Cyclists' behaviour and the law

Cherry Allan's picture
Headline Messages: 
  • Cyclists should behave responsibly and within the law. They pose little risk to others, however.
  • Cyclists are often faced with the difficult choice of either acting legally or keeping safe. Children, for example, may feel safer cycling on the pavement alongside a busy, hostile road, but are in breach of the law if it hasn’t been converted to shared use. It is important that the law and those applying it take this into account. The planners and designers of the road network need to be mindful of this too.
  • Whilst Cycling UK encourages cyclists to undertake cycle training and to have insurance cover, making training or licences compulsory for cyclists is unworkable and would deter people from cycling occasionally or giving it a try. It would not solve any problems and the running costs would be prohibitive.
Key facts: 
  • In collisions involving cyclists and other vehicles (GB), cyclists are more likely to have no ‘contributory factor’ recorded in comparison to the others – 50% compared to only 27% in 2013;
  • In 2015 (GB), the police decided that, out of the 12,714 pedal cyclists involved in incidents where contributory factors were assigned to one or more of the vehicles involved, 178 of them had ‘Disobeyed automatic traffic signal’, i.e. just over 1%. ‘Not displaying lights at night or in poor visibility’ was assigned to 230 pedal cycles (2%). 
  • With around 25 million children and adults aged 5+ owning a bicycle in Great Britain, a licensing and compulsory training system for cyclists/cycles would be complex and very costly – not much less so than the current system for drivers (almost 38.5 million) and private cars (over 29 million);
  • Mile-for-mile in urban areas (exc. motorways) from 2011-15 (GB), motor vehicles were more likely than a cycle to seriously injure a pedestrian, and over twice as likely to kill them;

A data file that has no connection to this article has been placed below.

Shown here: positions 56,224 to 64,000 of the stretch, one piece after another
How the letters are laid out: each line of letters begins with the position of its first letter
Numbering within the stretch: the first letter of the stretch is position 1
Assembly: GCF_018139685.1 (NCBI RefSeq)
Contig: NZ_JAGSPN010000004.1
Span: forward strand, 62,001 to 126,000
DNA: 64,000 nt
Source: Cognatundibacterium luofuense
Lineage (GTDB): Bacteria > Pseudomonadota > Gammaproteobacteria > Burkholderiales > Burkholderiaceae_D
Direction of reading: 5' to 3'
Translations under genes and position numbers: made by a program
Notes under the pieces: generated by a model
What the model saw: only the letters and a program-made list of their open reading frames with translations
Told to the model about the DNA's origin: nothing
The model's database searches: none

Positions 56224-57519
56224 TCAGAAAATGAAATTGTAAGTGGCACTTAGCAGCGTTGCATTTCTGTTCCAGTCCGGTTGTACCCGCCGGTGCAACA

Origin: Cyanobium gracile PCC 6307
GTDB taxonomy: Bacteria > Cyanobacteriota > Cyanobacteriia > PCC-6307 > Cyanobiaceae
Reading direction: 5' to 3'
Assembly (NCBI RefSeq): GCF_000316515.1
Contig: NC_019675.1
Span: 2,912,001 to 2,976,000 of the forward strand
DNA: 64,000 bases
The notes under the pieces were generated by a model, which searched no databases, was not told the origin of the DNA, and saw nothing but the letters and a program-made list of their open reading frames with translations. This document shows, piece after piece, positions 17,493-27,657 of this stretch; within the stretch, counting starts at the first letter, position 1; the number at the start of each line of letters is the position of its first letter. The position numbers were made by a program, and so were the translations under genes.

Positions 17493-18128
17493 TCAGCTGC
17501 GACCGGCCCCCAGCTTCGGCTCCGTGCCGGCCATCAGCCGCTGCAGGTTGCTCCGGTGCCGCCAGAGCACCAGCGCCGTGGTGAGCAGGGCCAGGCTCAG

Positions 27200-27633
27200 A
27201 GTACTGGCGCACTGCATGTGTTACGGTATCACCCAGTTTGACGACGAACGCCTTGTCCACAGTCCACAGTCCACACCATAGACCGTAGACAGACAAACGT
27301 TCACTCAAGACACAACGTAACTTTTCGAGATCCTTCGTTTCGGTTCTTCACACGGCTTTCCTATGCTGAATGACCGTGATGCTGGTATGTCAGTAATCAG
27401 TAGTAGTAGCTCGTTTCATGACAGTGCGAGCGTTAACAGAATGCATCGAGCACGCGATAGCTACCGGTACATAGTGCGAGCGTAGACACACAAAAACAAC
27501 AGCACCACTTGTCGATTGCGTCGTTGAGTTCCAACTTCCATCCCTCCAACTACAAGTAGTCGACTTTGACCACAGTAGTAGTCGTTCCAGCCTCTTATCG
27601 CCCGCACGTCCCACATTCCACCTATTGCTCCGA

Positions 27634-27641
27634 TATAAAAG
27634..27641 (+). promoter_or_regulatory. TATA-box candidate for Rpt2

• Very nearly all the pedestrian fatalities (c98.5%) and serious injuries (c96%) that happen in collisions on a pavement/verge involve a motor vehicle, not a cycle;
  • Collisions between cycles and pedestrians are more likely to happen in the roadway than on the pavement/verge. From 2005-15, the roadway was the location for around four fifths of pedestrian fatalities and almost three quarters of pedestrian serious injuries, where a cycle was involved;
  • From 2005-14, no pedestrians were killed by red light jumping cyclists, while around five a year were killed by red light jumping drivers..
Cycling UK View (formal statement of Cycling UK's policy): 
  • Cyclists, like all road users, should behave responsibly and within the law.
  • The enforcement of road traffic rules, and penalties for breaching them, should be proportionate to the potential danger imposed on other people, especially vulnerable road users. This principle also applies to off-road rights of way.
  • Road traffic rules should not put cyclists in situations where they feel they must choose between acting legally and protecting their own safety. Those responsible for making and enforcing the rules must take into account the reasons behind cyclists’ offending behaviour.
  • Cycling UK does not condone unlawful cycling on pavements (footway). However, the police should exercise discretion in the use of fixed penalty notices (FPNs) for pavement cycling and discriminate between those whose behaviour is dangerous and antisocial and those who are acting out of concern for their own safety without presenting any threat to others.
  • The police and others charged with applying the law should be able to send offending cyclists on training programmes as an alternative to prosecution or fixed penalty notices (FPNs).
  • Highway authorities should tackle any hazardous road conditions or poor design that may explain illegal behaviour by cyclists in certain locations.
  • A system of compulsory licensing and cycle training is unworkable and unjustifiable, not least because children have the same legal rights to cycle as adults and expecting them to hold licences is impractical. While the running costs would be high (i.e. similar to schemes that apply to motor vehicles and drivers), the benefits would be negligible, and the bureaucracy involved likely to seriously deter newcomers and occasional cyclists.
  • Cycling UK does not actively support Critical Mass, but recognises the motivation of those involved.
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Publication Date: 
November 2016

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ehcrozier's picture

Safety on shared paths.

Simply a comment on shared cycle paths. Routes shared with motorists......usually very noisy and where no physical barrier exists, eg raised kerb or similar, no great feeling of safety exists. Paths shared with usually feels quite safe, except when poorly trained and supervised dogs are allowed to run about freely. Sadly, some cyclists, usually in what most pedestrians consider to be racing kit and riding fast lightweight bikes tend to use these paths as training routes and ride much too fast for general safety.......they also tend to get ALL cyclists branded as irresponsible. Bell warnings tend to get a mixed reaction ( especially if sounded too late!) from 'Thanks for the warning'. to ' Damn! Another cyclist '.

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